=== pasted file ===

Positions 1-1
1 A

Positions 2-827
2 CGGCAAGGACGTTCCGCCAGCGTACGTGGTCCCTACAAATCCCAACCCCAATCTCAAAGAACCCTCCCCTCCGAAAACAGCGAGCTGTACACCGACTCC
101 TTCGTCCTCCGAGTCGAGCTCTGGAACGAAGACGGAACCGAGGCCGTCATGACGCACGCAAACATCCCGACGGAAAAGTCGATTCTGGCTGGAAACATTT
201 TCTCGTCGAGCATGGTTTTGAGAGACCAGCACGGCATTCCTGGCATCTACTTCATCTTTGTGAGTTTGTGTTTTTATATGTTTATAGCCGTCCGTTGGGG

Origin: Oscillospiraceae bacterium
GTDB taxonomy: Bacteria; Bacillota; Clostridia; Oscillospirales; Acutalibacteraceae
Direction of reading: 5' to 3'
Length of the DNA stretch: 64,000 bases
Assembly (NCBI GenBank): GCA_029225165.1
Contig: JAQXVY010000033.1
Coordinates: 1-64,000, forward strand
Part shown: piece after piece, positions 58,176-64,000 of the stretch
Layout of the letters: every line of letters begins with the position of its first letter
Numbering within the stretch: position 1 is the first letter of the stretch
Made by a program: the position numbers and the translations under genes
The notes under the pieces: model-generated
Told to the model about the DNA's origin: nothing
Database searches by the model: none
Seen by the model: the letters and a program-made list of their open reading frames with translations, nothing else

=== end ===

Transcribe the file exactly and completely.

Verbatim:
Positions 1-1
1 A

Positions 2-827
2 CGGCAAGGACGTTCCGCCAGCGTACGTGGTCCCTACAAATCCCAACCCCAATCTCAAAGAACCCTCCCCTCCGAAAACAGCGAGCTGTACACCGACTCC
101 TTCGTCCTCCGAGTCGAGCTCTGGAACGAAGACGGAACCGAGGCCGTCATGACGCACGCAAACATCCCGACGGAAAAGTCGATTCTGGCTGGAAACATTT
201 TCTCGTCGAGCATGGTTTTGAGAGACCAGCACGGCATTCCTGGCATCTACTTCATCTTTGTGAGTTTGTGTTTTTATATGTTTATAGCCGTCCGTTGGGG

Origin: Oscillospiraceae bacterium
GTDB taxonomy: Bacteria; Bacillota; Clostridia; Oscillospirales; Acutalibacteraceae
Direction of reading: 5' to 3'
Length of the DNA stretch: 64,000 bases
Assembly (NCBI GenBank): GCA_029225165.1
Contig: JAQXVY010000033.1
Coordinates: 1-64,000, forward strand
Part shown: piece after piece, positions 58,176-64,000 of the stretch
Layout of the letters: every line of letters begins with the position of its first letter
Numbering within the stretch: position 1 is the first letter of the stretch
Made by a program: the position numbers and the translations under genes
The notes under the pieces: model-generated
Told to the model about the DNA's origin: nothing
Database searches by the model: none
Seen by the model: the letters and a program-made list of their open reading frames with translations, nothing else